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Patents in the Knowledge-Based Economy Effects of Research Tool Patents and Licensing on Biomedical Innovation1 John P. Walsh University of Illinois at Chicago and Tokyo University Ashish Arora Carnegie Mellon University Wesley M. Cohen Duke University ABSTRACT Over the last two decades changes in technology and policy have altered the landscape of drug discovery. These changes have led to concerns that the patent system may be creating difficulties for those trying to do research in biomedical fields. Using interviews and archival data, we examine the changes in patenting and licensing in recent years and how these have affected innovation in pharmaceuticals and related biotech industries. We find that there has in fact been an increase in patents on the inputs to drug discovery (“research tools”). However, we find that drug discovery has not been substantially impeded by these changes. We also find little evidence that university research has been impeded by concerns about patents on research tools. Restrictions on the use of pat 1 We would like to thank the Science, Technology, and Economic Policy Board of the National Academy of Sciences, and the National Science Foundation (Award No. SES-9976384) for financial support. We thank Jhoanna Conde, Wei Hong, JoAnn Lee, Nancy Maloney, and Mayumi Saegusa for research assistance. We would like to thank the following for their helpful comments on earlier drafts of this chapter: John Barton, Bill Bridges, Mildred Cho, Robert Cook-Deegan, Paul David, Rebecca Eisenberg, Akira Goto, Lewis Gruber, Janet Joy, Robert Kneller, Eric Larson, Richard Levin, Stephen Merrill, Ichiro Nakayama, Pamela Popielarz, Arti Rai, and participants in the STEP Board Conference on New Research on the Operation and Effects of the Patent System October 22, 2001, Washington, D.C. and the OECD Workshop on Genetic Inventions, Intellectual Property Rights and Licensing Practices, January 24-25, 2002, Berlin, Germany, as well as the School of Information Seminar at University of Michigan.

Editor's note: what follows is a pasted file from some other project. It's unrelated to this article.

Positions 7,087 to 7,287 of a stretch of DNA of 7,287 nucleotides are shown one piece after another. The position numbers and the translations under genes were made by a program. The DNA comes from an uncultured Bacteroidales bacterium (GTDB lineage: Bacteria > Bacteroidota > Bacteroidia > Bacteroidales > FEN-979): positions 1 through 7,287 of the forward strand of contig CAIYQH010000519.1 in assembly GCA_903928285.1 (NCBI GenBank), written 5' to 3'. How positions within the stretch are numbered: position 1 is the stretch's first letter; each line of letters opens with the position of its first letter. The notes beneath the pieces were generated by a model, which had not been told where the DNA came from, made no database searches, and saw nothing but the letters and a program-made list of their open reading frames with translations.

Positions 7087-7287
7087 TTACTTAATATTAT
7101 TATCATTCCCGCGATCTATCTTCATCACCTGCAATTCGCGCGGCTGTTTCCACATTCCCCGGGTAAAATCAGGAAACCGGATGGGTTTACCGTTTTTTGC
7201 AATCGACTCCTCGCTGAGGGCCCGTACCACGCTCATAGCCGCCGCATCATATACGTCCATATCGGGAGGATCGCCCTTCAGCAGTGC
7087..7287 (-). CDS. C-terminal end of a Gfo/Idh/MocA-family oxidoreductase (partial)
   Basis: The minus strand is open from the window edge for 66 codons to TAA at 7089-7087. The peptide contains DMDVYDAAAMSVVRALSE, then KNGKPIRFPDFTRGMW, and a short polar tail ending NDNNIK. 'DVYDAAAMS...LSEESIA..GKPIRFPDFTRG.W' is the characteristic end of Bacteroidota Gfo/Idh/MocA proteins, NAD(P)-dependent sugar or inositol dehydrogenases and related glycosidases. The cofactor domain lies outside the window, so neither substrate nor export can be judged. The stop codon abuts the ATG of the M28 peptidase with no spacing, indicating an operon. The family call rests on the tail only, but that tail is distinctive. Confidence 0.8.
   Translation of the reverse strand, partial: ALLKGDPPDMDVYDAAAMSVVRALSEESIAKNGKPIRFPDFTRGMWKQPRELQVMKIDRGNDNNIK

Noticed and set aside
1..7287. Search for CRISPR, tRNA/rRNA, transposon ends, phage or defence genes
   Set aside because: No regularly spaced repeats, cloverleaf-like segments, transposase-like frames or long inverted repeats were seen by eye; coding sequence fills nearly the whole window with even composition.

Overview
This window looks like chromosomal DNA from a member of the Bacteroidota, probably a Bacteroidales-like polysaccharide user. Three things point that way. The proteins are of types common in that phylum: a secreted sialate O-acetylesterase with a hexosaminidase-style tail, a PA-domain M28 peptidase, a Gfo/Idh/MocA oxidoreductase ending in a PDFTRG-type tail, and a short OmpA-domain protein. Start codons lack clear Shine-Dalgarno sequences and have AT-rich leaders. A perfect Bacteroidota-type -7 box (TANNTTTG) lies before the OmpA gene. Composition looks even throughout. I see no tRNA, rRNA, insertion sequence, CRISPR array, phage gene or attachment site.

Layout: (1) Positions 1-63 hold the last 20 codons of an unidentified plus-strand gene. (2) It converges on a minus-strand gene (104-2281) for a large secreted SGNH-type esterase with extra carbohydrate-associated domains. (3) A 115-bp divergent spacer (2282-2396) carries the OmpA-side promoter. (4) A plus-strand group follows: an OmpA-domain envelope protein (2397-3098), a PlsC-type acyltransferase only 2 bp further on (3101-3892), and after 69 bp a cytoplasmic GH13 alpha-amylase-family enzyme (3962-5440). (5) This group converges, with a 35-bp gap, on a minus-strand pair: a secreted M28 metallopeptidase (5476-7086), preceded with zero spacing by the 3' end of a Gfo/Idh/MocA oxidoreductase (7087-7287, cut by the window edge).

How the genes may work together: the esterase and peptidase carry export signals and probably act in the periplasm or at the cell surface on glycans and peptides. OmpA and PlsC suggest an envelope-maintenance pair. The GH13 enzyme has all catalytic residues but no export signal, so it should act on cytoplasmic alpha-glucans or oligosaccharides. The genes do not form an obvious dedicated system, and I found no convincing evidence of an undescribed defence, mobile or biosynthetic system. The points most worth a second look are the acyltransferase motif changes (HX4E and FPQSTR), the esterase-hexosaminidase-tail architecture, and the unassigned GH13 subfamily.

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Patents in the Knowledge-Based Economy ented genetic diagnostics, where we see some evidence of patents interfering with university research, are an important exception. There is, also, some evidence of delays associated with negotiating access to patented research tools, and there are areas in which patents over targets limit access and where access to foundational discoveries can be restricted. There are also cases in which research is redirected to areas with more intellectual property (IP) freedom. Still, the vast majority of respondents say that there are no cases in which valuable research projects were stopped because of IP problems relating to research inputs. We do not observe as much breakdown or even restricted access to research tools as one might expect because firms and universities have been able to develop “working solutions” that allow their research to proceed. These working solutions combine taking licenses, inventing around patents, infringement (often informally invoking a research exemption), developing and using public tools, and challenging patents in court. In addition, changes in the institutional environment, particularly new U.S. Patent and Trademark Office (USPTO) guidelines, active intervention by the National Institutes of Health (NIH), and some shift in the courts’ views toward research tool patents, appear to have further reduced the threat of breakdown and access restrictions, although the environment remains uncertain. We conclude with a discussion of the potential social welfare effects of these changes in the industry and the adoption of these working solutions for dealing with a complex patent landscape. There are social costs associated with these changes, but there are also important benefits. Although we cannot rule out the possibility of new problems in the future, our results highlight some of the mechanisms that exist for overcoming these difficulties. INTRODUCTION There is widespread consensus that patents have long benefited biomedical innovation. A forty-year empirical legacy suggests that patents are more effec- 2 See Scherer et al. (1959), Levin et al. (1987), Mansfield (1986), and Cohen et al. (2000). For pharmaceuticals, there is near universal agreement among our respondents that patent rights are critical to providing the incentive to conduct R&D. Indeed, data from the Carnegie Mellon Survey of Industrial R&D (cf. Cohen et al., 2000) show that the average imitation lag for the drug industry is nearly 5 years for patented products, whereas for the rest of the manufacturing sector, the average is just over 3.5 years (p < 0.01). Moreover, recent evidence shows that the profits protected by patents constitute an important incentive for drug firms to invest in R&D (Arora et al., 2003).